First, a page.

Since acknowledging the problems, the town has annually put a good chunk of its road budget into repairs and maintenance of Old La Honda Road. On March 12, however, the residents were back, this time because the town's efforts have apparently made enough difference in the condition of Old La Honda that it is no longer a top priority for road funds.
The road budget the council was asked to approve allocated $42,750 for Old La Honda Road projects, with even more money going to projects on Jefferson Avenue ($180,158), Kings Mountain ($86,026), Woodside Drive ($57,934) and Skyline area roads ($58,702).
More than two dozen Old La Honda Road residents showed up at the council meeting asking for the $70,000 they've been used to getting each year.
But council members, after hearing from Deputy Town Manager Paul Nagengast that other town roads needed to be fixed now before completely breaking down and requiring very expensive repairs, voted unanimously to leave the allocations as proposed.
The town will change the type of work it does on Old La Honda this year, and devote most of the money to working on the swales that provide drainage on the roadsides.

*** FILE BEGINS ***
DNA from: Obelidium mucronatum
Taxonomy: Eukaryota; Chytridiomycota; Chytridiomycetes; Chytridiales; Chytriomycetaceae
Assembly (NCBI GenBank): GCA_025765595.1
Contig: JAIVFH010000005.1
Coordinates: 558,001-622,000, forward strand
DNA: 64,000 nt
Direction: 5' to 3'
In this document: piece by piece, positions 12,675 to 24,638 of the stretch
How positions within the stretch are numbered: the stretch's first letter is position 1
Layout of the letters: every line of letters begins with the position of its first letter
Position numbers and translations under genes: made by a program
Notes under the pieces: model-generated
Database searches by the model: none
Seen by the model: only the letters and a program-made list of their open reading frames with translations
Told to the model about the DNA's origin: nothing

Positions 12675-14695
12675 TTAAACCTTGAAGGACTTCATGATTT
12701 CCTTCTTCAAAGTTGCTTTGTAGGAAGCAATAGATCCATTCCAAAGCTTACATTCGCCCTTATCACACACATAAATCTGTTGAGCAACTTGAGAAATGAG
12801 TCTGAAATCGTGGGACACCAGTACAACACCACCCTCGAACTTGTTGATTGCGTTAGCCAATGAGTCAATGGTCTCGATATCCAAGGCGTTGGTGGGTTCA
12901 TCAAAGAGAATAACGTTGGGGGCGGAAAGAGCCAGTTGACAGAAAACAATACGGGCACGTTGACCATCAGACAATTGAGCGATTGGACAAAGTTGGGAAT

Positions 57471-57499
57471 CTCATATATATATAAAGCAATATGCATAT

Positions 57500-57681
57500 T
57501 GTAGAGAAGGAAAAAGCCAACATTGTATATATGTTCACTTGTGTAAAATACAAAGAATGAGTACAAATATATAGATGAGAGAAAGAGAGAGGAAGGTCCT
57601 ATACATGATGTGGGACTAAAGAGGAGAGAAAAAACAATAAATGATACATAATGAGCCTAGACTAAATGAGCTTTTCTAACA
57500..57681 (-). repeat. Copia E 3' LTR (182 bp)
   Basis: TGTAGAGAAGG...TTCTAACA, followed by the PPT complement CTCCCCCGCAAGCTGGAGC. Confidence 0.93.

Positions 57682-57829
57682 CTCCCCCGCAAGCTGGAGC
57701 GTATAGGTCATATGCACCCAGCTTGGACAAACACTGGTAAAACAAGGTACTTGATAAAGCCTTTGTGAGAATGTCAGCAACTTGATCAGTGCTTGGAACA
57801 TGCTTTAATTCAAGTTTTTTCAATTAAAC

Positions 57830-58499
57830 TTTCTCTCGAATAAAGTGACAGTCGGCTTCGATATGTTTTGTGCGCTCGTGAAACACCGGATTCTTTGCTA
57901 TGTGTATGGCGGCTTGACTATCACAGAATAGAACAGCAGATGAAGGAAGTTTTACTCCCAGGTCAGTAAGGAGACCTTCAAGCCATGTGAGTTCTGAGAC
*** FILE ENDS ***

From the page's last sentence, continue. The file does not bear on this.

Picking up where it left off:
"Our problem is, how do we allocate a finite amount of money each year?" said Councilman Ron Romines. "If we increase the allotment (for Old La Honda) that means we take money away from some other road, some other project."
Mary Zvirblis, a 20-year resident of Old La Honda, brought the council and town employees the traditional prop of her group, Rocky Road candy bars, and a plea. "Please finish the Old La Honda Road project before moving on," she said, referring to a study she said the town did in the mid-1990s which concluded the road needed nearly a million dollars in work.
"We were told we will chip away at this program over time. Well, finish the program please," she said.
Old La Honda area resident Jeff Lee said that with the improvements in road conditions, even more people use it as a shortcut back and forth from Skyline Boulevard, especially bicyclists. "It's a safety issue," he said.
Another major component of the $1.59-million road program for the 2013-14 fiscal year is $50,000 budgeted for a study of the condition of the town's aging storm-drain system. Mr. Nagengast also asked the town to budget $100,000 for repairs to the storm drains annually for at least the next five years once the study has been completed.
The roads program also includes $20,000 to study the condition of the town's aging bridges on Kings Mountain, Mountain Home and Portola roads to see if repairs or changes can be made to stretch the lives of the bridges without replacing them.